'The Last Vegas Opening Night' - import CD delay: Straight Arrow label announced its 12th release near the end of December; a double CD with the famous December 2nd, 1976 Opening Night. Some fans are asking, "Why is this release delayed and will it ever see the daylight?". The answer is very simple: Straight Arrow is here to give you the best possible quality. We originally intended to use a 1978 first generation copy for this release, simply because we figured that the original tape was no longer around or could no longer be traced. But then, as the project was almost near completion, our search for the original tape finally paid off, and we got in touch with the person who recorded the concert and owns the original 120-minute master tape. The sound fidelity and overall quality of this tape is FAR superior to any copy in circulation, and unlike these copies is also 100% complete! The negotiations took some time, but we came to an agreement, and the Straight Arrow team is now working its magic on the original tape. We can assure you that you will be impressed when you hear this; one of the King’s finest ’76 concerts in a remarkably clear and dynamic sound. The person who recorded the show also wrote the liner notes, a unique eye-witness perspective from a person who was THERE and describes the show in fascinating detail.
Tracks: CD1: 01. Also Sprach Zarathustra - 02. C. C. Rider - 03. I Got A Woman / Amen - 04. Love Me - 05. If You Love Me (Let Me Know) - 06. You Gave Me A Mountain - 07. Jailhouse Rock - 08. It's Now Or Never / Are You Sincere (excerpt) - 09. All Shook Up - 10. (Let Me Be Your) Teddy Bear / Don't Be Cruel - 11. Dialogue / Don't Be Cruel (excerpt) - 12. And I Love You So - 13. I Just Can't Help Believin' (by request / last live version) - 14. Fever - 15. Softly As I Leave You - 16. Polk Salad Annie. CD2: 01. Band Introductions - 02. Early Mornin' Rain - 03. What'd I Say - 04. Johnny B. Goode - 05. Drum Solo (Ronnie Tutt) - 06. Bass Solo (Blues - Jerry Scheff) - 07. Piano Solo (Tony Brown) - 08. Electric Piano & Clavinet Solo (David Briggs) - 09. Love Letters - 10. School Day - 11. Celebrity Introductions (Vikki Carr, Glen Campbell) - 12. Hurt #1 - 13. Hurt #2 - 14. Hound Dog (with false start) - 15. Hawaiian Wedding Song (with false start) - 16. Dialogue - 17. Blue Christmas - 18. That's All Right, Mama - 19. Bridge Over Troubled Water - 20. Introduction of Vernon Presley - 21. Can't Help Falling In Love - 22. Closing Vamp. Approx. runing time: 101 minutes (News, Source:SA)
How a 417-land kid gave Elvis Presley a piece of his mind… and then found himself on the road with The King.
By Jeff Houghton
I’ve got a pair of tickets to see Elvis Presley and Hank Snow at the Shrine Mosque tonight for the 13th caller,” announced Springfield radio DJ Jim Stanley. “They have a dress rehearsal and sound check this afternoon. You can’t go to that, but I’ve got tickets to the show tonight.” Johnny Wilkinson, 9 years old at the time, had been left at home for the first time ever that weekend and heard all he needed to hear. He didn’t care about making the show that night. He needed to find his way into the Shrine to speak to Elvis in person. Wilkinson didn’t know it yet, but the circumstances that came together that Saturday in 1956 would prove to be life-changing.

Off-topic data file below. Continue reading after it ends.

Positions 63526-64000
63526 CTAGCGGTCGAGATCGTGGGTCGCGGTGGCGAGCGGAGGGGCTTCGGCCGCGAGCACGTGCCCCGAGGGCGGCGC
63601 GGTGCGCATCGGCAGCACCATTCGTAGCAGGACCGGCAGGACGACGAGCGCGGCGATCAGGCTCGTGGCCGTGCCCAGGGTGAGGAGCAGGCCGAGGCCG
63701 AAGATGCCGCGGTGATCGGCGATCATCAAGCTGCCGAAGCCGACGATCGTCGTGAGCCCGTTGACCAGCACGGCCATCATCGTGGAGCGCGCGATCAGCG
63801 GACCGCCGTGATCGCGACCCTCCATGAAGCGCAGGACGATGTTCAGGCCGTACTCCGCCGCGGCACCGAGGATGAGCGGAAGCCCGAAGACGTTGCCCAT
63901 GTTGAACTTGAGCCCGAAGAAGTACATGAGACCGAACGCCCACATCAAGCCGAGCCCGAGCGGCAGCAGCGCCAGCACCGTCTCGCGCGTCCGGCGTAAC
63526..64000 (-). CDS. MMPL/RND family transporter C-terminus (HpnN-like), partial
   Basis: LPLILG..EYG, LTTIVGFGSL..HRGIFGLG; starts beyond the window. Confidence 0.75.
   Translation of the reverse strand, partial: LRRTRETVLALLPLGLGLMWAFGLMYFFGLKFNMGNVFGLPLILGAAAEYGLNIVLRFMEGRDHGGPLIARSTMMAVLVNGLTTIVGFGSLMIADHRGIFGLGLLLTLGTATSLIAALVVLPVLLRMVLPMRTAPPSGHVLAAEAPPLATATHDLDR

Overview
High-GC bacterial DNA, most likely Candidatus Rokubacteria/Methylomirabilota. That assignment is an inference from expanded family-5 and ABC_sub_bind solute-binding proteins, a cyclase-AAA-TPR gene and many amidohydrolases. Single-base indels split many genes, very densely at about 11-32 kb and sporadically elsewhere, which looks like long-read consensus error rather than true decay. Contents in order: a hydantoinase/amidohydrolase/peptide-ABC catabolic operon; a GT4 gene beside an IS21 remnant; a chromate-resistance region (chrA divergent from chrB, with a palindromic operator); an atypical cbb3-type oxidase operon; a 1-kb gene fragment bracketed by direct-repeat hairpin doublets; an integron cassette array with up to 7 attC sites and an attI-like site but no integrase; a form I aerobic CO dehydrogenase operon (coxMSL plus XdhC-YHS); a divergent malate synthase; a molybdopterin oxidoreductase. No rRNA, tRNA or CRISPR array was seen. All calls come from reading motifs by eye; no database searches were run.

“The minute my folks rounded the corner at Grand and Weller, I got on my bicycle and rode all the way down to the Shrine Mosque, parked my bike, and went up to the second floor where the dressing rooms were,” says Wilkinson. “I’m looking to the right and the left; nobody there. Then in the very last dressing room on the right, there he was. I thought, ‘Okay Wilkinson, here’s your chance, are you going to do it or not?’ So, I knocked on the door. His hair was neatly combed and brushed. He had a on a pair of Levi’s. His boots were shined, and he had a red-and-white checked Western-style shirt.”
After exchanging some pleasantries, Wilkinson told Elvis why he was really there. With his characteristic boldness, present even at 9, he said: “There’s a reason I come looking for you today. I come to tell you that you can’t play guitar worth a damn.”
Wilkinson had watched Elvis enough on television to determine that he was a better guitar-player than Elvis. Taken aback, Elvis pointed to his Gibson guitar in the corner and told Wilkinson to show him how it’s done. Wilkinson had been playing since he was 5 and managed to impress Elvis with a couple of songs before Elvis’s bodyguards came in, putting an end to the impromptu child-to-musician guitar lesson. Wilkinson left that day, but not before Elvis predicted that he would see him again. In most cases, a story like this might be told by a man reminiscing about the one time he met Elvis Presley. But for Wilkinson, this was just the start. Elvis’s prediction had been right.